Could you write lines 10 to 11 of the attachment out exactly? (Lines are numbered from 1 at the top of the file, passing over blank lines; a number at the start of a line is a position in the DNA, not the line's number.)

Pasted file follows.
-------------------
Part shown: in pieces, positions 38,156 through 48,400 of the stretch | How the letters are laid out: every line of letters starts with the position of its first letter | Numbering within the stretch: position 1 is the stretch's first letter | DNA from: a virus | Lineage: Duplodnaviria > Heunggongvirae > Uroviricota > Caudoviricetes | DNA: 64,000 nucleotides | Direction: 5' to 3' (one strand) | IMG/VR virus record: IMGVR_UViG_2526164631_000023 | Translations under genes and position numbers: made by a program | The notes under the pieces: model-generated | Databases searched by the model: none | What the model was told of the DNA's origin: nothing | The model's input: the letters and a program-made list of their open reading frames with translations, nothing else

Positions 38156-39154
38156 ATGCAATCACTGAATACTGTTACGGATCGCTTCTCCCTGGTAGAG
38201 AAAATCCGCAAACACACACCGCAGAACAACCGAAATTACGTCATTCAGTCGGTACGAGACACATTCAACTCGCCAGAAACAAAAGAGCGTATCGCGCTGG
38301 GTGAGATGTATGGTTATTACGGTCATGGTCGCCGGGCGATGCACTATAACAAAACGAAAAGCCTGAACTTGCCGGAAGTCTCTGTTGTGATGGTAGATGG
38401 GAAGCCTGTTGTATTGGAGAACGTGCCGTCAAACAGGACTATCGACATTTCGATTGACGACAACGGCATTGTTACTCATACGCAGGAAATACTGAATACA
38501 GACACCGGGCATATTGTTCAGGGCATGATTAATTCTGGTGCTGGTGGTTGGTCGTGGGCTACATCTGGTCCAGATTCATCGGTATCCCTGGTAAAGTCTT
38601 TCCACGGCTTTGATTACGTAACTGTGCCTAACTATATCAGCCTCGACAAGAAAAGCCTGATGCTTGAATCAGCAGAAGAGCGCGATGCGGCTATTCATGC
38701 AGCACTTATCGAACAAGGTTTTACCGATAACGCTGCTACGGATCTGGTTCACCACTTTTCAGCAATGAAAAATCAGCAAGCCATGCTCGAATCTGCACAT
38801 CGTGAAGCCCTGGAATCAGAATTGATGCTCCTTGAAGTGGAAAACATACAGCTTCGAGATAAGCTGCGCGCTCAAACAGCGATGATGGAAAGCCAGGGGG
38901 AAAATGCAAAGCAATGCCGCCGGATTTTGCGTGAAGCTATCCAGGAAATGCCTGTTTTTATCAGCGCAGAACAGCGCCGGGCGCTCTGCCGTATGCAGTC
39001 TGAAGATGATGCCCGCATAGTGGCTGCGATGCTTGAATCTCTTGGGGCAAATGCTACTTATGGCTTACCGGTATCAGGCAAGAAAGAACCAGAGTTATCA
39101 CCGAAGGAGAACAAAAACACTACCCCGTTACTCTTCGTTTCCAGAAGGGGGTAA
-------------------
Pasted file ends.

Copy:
38801 CGTGAAGCCCTGGAATCAGAATTGATGCTCCTTGAAGTGGAAAACATACAGCTTCGAGATAAGCTGCGCGCTCAAACAGCGATGATGGAAAGCCAGGGGG
38901 AAAATGCAAAGCAATGCCGCCGGATTTTGCGTGAAGCTATCCAGGAAATGCCTGTTTTTATCAGCGCAGAACAGCGCCGGGCGCTCTGCCGTATGCAGTC